• Perspective

Part 3: How my dog, Charlie, brings me comfort and joy in these unprecedented times

  • Gayle Kabaker
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Young trainers vie to see who can take their horse the farthest, showcasing the horses’ versatility and usefulness — and this year, they did it virtually.

  • Eliza McGraw
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When road traffic decreased in three states during stay-at-home orders, the number of collisions with wildlife also dropped.

  • Jason Bittel
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The report from the National Academies of Sciences, Engineering and Medicine found that dogs remain important models for some cardiovascular and spinal cord research but strongly urged VA to work harder at identifying alternatives, including trials involving pet dogs and non-animal methods.

Warming seas may be causing more sea turtles to strand off Cape Cod, Mass. The lucky ones get nursed back to health and sent back to sea — even during a pandemic.

The gruesome discovery cast a spotlight on a growing international market for dogs that advocates and some lawmakers say needs more restrictions.

  • Kim Kavin
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A large outbreak in animals could pose a threat to the animals themselves and possibly to human health.

Zoos say they have been hit harder by shutdowns than many other institutions because their occupants -- more than a million animals nationwide -- still need food, water, heating, cooling and veterinary care.

Artist Walter Kitundu is one of hundreds of people participating in the inaugural "Black Birders Week" to highlight the racism black people face in the outdoors.

  • Jason Bittel
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Scientists say covid-19 might allow the bioluminescent beetles to mate in peace for the first time in a long while.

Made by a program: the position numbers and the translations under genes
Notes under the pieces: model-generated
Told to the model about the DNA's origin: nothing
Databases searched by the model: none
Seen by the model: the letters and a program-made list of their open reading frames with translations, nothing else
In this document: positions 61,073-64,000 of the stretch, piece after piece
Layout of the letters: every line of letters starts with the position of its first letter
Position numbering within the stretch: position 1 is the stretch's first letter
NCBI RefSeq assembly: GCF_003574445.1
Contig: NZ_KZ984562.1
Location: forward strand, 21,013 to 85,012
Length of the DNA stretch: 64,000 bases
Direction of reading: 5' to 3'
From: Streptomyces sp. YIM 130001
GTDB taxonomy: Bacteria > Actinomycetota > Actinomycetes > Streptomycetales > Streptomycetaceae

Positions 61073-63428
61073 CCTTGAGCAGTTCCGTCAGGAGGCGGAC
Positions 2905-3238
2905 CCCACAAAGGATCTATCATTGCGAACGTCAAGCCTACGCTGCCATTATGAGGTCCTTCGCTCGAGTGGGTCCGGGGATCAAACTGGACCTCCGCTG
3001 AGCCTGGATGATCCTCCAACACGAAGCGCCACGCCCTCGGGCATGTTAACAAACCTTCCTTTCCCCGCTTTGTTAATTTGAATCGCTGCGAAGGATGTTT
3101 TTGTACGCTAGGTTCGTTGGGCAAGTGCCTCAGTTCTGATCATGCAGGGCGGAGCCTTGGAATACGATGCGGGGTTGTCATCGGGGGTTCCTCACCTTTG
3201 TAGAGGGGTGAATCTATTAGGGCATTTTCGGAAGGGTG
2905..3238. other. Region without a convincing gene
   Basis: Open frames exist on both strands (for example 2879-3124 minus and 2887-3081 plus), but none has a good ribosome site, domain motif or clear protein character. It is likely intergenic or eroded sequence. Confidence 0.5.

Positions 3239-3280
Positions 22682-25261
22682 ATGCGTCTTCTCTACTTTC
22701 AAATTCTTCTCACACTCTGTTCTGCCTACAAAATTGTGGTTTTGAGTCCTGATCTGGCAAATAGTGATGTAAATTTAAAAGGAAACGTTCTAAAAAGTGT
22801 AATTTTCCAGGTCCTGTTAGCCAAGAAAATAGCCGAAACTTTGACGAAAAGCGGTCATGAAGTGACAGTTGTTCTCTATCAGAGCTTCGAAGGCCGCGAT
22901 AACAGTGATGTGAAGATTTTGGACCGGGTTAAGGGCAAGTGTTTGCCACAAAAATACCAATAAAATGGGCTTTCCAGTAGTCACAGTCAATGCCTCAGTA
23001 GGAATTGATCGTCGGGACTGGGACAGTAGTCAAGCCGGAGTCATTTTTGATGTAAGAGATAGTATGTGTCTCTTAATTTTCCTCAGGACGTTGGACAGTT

• Jason Bittel
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Wildlife officials hoped it was not capable of killing native species in the United States, but it's causing die-offs throughout the southwest.

Occasionally, one of the bizarre rodents emerges from its underground colony for a pioneering midnight shuffle. Only the mole-rat knows how it decides when and where to go.

  • Jason Bittel
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Oklahoma State University's animal health lab, which more typically focuses on tests for rabies and cattle respiratory ailments, is processing more human coronavirus tests than any other lab in the state.

By clinging, chewing, barking or otherwise behaving strangely, some pets are signaling their own struggles to cope with less privacy and more anxious people.

  • Amanda Long
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Asian giant hornets, seen in the United States for the first time in December, attack honeybees and bring their bodies back to the young hornets for food.

Birds bred in captivity have been freed. Biologists are waiting to see whether they will mate with the wild species.

  • Anders Gyllenhaal
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A "canine surveillance" corps could offer a noninvasive, four-legged method to screen people in airports, businesses or hospitals, researchers say.

Isolate the cat? Clorox the dog? We asked experts about the connections between pets, wildlife and the coronavirus.

The Wild Animal Sanctuary, which relocated the 39 tigers to sprawling enclosures on the Colorado prairie, has lost both food and financial donations during the coronavirus pandemic.

  • Jennifer Oldham
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